Artificial intelligence is at the forefront of a wave of innovations, from suggesting films on Netflix, to processing insurance claims in Japan, and driving our cars. But as we continue to delegate more and more of the decision-making to machines, and provide them with the means to execute those decisions in the physical world (via robotics), who is responsible when things go wrong?
This is not a question for the far off future, indeed the National Transport Commission is already working on regulations for self-driving cars.
Such questions need practical answers, with an approach that will grow with the increasing sophistication of AI technology.
Ashley Kelso will be presenting a paper at the Joint International Conference on Artificial Intelligence to address the issues of:
- Who is liable when a robot causes injury or damage?
- What are the legal risks involved in introducing robots for use by the general public?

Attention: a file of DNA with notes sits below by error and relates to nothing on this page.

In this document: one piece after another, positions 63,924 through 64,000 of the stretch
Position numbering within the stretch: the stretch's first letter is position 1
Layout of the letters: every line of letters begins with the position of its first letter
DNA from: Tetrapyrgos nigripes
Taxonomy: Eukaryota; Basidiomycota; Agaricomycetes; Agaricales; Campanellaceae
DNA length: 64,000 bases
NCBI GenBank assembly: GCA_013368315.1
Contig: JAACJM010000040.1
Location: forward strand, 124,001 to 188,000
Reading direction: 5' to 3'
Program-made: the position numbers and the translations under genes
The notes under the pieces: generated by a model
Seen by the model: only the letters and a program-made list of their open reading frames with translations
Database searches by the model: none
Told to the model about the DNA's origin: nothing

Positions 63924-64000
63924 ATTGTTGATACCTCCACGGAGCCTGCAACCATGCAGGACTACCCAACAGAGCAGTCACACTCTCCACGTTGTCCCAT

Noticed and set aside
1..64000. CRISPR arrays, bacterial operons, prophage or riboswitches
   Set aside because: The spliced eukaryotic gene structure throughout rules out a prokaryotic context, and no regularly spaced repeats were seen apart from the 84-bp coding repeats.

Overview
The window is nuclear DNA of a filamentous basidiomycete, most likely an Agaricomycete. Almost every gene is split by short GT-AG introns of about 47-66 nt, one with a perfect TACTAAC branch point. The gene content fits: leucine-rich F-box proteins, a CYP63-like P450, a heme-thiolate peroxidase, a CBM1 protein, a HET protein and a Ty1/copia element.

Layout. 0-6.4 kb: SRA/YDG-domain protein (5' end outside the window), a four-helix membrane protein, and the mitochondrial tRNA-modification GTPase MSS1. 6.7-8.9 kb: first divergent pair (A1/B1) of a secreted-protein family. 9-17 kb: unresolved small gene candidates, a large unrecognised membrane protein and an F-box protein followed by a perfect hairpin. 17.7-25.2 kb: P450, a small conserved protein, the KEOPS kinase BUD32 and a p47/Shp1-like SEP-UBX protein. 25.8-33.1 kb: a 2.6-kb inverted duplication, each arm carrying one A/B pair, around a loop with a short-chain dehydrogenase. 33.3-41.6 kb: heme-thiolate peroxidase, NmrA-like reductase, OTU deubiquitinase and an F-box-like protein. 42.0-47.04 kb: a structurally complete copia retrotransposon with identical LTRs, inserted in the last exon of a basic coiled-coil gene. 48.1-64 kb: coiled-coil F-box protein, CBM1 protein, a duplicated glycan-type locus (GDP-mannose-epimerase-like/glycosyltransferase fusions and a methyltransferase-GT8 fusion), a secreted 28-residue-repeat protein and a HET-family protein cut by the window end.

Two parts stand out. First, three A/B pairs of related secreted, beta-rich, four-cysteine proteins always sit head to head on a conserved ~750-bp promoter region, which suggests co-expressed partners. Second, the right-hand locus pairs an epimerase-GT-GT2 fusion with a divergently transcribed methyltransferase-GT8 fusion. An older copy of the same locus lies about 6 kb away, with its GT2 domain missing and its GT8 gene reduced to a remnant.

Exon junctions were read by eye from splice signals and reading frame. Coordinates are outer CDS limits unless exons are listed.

- How can these legal risks be managed as part of the design process to improve safety and minimise litigation?
This will be discussed by reference to a real world case study where a company was sued in Australia for injuries caused by a robot.
The paper will be presented as part of the IJCAI workshop on ‘Human-Robot Engagement in the Home, Workplace and Public Spaces’ on 19 August 2017 at RMIT. A line up of the speakers can be found HERE. You can register for the conference or just the workshop HERE.